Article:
One of the best things I’m able to do for myself to boost my mood quickly is to focus intentionally on some aspect of my life I’m exceptionally grateful for.
It’s wonderful to rummage through our minds for the many positives that deserve our gratitude. However, our gratitude shouldn’t stem from only the obvious good stuff in life. Rather, it’s helpful to explore every challenge that allows us to grow stronger and wiser and that provides us with new opportunities.
If you find yourself in a time of low energy, or in a rut, or if you’ve felt a little down or lost due to a recent professional experience, consider picking up a pen and exploring one of my favorite gratitude activities.
Journal On The Not So Obvious
Whether or not you’re a regular journal writer, this exercise can help you reframe something that’s been bugging you related to a past or present work situation. Identify one thing that initially doesn’t seem it deserves gratitude. Perhaps it’s an irritating boss who undermined you, an interview you didn’t do your best during, or a job that started out strong but quickly soured so you parted ways with it. Write down what comes up for you.
Then, think in detail about whatever scenario you choose. For example, say you’ve decided to focus on a job that began in a promising way, but quickly became a huge disappointment, causing you to leave it after several months. Been there, done that!
Naturally you might feel sad, frustrated, unsure of where to go next, and you might question why you thought it would be such a great fit for you. Perhaps you weren’t treated well; the reality of it didn’t come close to matching the description; or the organization itself was rife with conflict and bogged down by outmoded procedures.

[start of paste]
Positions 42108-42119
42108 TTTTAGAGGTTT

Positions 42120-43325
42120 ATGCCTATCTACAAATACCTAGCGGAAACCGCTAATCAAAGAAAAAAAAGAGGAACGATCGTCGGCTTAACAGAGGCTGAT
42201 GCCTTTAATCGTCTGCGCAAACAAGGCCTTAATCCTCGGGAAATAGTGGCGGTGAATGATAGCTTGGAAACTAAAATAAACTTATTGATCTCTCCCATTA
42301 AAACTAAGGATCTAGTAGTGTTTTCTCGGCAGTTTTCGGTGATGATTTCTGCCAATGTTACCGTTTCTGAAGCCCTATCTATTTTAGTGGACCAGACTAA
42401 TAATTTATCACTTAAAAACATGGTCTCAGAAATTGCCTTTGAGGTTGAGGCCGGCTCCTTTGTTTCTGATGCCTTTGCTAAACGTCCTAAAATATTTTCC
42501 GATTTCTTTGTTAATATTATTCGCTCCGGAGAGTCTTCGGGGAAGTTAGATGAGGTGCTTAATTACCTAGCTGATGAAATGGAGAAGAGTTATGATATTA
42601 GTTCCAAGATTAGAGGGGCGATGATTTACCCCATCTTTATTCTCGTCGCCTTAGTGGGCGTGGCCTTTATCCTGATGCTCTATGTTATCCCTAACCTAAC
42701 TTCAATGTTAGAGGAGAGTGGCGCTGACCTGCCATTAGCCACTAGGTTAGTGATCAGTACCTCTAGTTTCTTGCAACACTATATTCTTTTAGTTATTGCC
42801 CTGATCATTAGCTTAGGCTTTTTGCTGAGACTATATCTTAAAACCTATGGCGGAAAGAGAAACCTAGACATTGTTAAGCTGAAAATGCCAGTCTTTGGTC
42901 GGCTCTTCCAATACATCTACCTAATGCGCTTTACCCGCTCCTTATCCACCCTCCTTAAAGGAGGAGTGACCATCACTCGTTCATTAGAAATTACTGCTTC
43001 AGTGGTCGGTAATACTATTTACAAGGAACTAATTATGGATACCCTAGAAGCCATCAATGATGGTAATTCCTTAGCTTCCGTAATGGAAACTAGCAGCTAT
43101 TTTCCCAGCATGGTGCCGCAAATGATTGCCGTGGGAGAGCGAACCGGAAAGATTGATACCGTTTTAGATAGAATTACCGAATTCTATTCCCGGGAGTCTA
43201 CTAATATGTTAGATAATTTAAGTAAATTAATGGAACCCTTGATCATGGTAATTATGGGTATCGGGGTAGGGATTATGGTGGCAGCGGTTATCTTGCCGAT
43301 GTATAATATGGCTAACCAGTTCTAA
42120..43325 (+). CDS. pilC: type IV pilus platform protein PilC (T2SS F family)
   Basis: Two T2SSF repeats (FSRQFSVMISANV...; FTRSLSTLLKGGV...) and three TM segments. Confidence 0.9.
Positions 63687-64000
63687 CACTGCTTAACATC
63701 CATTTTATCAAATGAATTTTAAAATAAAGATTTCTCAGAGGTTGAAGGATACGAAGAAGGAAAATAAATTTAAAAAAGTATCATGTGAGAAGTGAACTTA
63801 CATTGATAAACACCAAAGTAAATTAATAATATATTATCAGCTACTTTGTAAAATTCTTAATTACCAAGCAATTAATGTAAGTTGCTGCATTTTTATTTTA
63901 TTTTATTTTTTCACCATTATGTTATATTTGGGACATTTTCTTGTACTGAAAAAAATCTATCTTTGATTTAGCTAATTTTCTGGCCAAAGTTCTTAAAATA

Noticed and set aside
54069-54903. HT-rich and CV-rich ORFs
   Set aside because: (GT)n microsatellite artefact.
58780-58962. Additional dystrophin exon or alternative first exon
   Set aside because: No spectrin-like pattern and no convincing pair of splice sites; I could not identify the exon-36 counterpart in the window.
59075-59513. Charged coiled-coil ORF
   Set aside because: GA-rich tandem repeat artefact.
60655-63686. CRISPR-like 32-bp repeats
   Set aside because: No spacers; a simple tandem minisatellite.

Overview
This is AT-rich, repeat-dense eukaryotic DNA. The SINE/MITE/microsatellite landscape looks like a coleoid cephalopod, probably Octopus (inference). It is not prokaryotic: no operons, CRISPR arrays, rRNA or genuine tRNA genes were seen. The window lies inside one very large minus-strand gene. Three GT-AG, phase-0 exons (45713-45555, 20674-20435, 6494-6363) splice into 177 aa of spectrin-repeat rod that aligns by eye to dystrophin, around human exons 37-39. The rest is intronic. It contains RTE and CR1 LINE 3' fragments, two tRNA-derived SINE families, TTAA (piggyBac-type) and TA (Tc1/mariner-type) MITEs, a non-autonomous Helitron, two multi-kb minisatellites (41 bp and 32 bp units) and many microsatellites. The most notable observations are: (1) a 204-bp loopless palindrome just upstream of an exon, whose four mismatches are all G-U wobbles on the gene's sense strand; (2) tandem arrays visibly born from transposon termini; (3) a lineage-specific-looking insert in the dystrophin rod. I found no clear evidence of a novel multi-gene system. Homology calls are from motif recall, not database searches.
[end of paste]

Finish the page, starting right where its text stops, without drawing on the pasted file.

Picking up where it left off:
Sounds pretty awful. But consider: Was it really ALL bad?
Consider: Was It Really ALL Bad??
Leaving it allowed you to be out of a toxic work environment.
You saw others act in ways you vow never to imitate.
You learned exactly how not to run a meeting.
Now you are free to find a better way to carry out your mission.
Now you know what to look for ahead of time in organizational culture.
You have gained a better sense of your value and strengths.
Now you’re more aware of behaviors you might want to tweak to serve you better.
Those are all things to be grateful for. List as many possible aspects as you can think of that somehow taught you a valuable lesson; gave you new insights on people, teamwork or communications; boosted your skill set; or provided you the experience you needed to pursue a better fit. Consider everything that was a blessing of some sort.
Maybe your experience is too new, and you’re not yet ready to realize these epiphanies. But when you are, take the time to delve. The more we explore an experience in a fresh way, the more it becomes a gratitude rather than an irritation or a regret.
Journal To Boost Your Career Change
In fact, if you’re thinking about starting a career change or you’re in the midst of it, it’s an excellent idea to spend time reviewing situations, conditions, projects, people and work cultures that held disappointment, fear, annoyance or frustration.
Think about them in depth, identify what it was that bothered you and how you might either avoid a repeat occurrence or how you can respond differently if a similar situation crops up. Then see it through this gratitude lens to identify what’s there to be grateful for and what better path it points you to. You’ll be grateful you did. :)
Trie Angeleva, MA, MA
As a Mindful Dream-Job Career Coach, Owner of Planet Reimagine and with Manhattan as her backdrop, Trie thrives when collaborating with others to reimagine their life, work, leadership or organization. She developed and taught Career Success Preparation for The Media School at Indiana University, where she taught 21 classes. A 30-year vegetarian, adopted-dog mom and travel-happy meditator and yogi, Trie is a former CIO and COO and founder of Embark and The Love Monday Method. She has two Master's degrees, six coaching certifications and a certificate in Executive Leadership from Cornell University. Connect with Trie at email@example.com.